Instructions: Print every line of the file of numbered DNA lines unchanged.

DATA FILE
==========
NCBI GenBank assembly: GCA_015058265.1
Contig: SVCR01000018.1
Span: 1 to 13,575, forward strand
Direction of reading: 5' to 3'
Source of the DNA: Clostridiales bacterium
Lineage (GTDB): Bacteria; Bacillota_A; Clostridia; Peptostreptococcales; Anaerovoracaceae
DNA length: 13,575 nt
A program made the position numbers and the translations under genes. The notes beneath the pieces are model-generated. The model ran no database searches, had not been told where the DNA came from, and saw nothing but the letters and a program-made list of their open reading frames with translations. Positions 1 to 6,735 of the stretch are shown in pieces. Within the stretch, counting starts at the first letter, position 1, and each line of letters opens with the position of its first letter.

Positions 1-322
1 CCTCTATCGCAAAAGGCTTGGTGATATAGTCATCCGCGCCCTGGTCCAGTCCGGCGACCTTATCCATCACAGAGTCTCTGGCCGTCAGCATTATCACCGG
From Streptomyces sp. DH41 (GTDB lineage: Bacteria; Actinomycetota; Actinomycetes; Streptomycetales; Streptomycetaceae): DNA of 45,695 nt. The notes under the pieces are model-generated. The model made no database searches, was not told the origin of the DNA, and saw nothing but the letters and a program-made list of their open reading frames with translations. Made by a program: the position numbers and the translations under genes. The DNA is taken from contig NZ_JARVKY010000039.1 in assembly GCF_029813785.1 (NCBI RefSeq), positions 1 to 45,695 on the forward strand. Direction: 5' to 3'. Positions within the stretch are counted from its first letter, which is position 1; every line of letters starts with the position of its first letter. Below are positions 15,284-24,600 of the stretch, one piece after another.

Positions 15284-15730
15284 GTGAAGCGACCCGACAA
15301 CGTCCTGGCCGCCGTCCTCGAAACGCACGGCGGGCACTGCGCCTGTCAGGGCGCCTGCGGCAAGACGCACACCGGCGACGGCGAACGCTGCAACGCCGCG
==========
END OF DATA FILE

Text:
NCBI GenBank assembly: GCA_015058265.1
Contig: SVCR01000018.1
Span: 1 to 13,575, forward strand
Direction of reading: 5' to 3'
Source of the DNA: Clostridiales bacterium
Lineage (GTDB): Bacteria; Bacillota_A; Clostridia; Peptostreptococcales; Anaerovoracaceae
DNA length: 13,575 nt
A program made the position numbers and the translations under genes. The notes beneath the pieces are model-generated. The model ran no database searches, had not been told where the DNA came from, and saw nothing but the letters and a program-made list of their open reading frames with translations. Positions 1 to 6,735 of the stretch are shown in pieces. Within the stretch, counting starts at the first letter, position 1, and each line of letters opens with the position of its first letter.

Positions 1-322
1 CCTCTATCGCAAAAGGCTTGGTGATATAGTCATCCGCGCCCTGGTCCAGTCCGGCGACCTTATCCATCACAGAGTCTCTGGCCGTCAGCATTATCACCGG
From Streptomyces sp. DH41 (GTDB lineage: Bacteria; Actinomycetota; Actinomycetes; Streptomycetales; Streptomycetaceae): DNA of 45,695 nt. The notes under the pieces are model-generated. The model made no database searches, was not told the origin of the DNA, and saw nothing but the letters and a program-made list of their open reading frames with translations. Made by a program: the position numbers and the translations under genes. The DNA is taken from contig NZ_JARVKY010000039.1 in assembly GCF_029813785.1 (NCBI RefSeq), positions 1 to 45,695 on the forward strand. Direction: 5' to 3'. Positions within the stretch are counted from its first letter, which is position 1; every line of letters starts with the position of its first letter. Below are positions 15,284-24,600 of the stretch, one piece after another.

Positions 15284-15730
15284 GTGAAGCGACCCGACAA
15301 CGTCCTGGCCGCCGTCCTCGAAACGCACGGCGGGCACTGCGCCTGTCAGGGCGCCTGCGGCAAGACGCACACCGGCGACGGCGAACGCTGCAACGCCGCG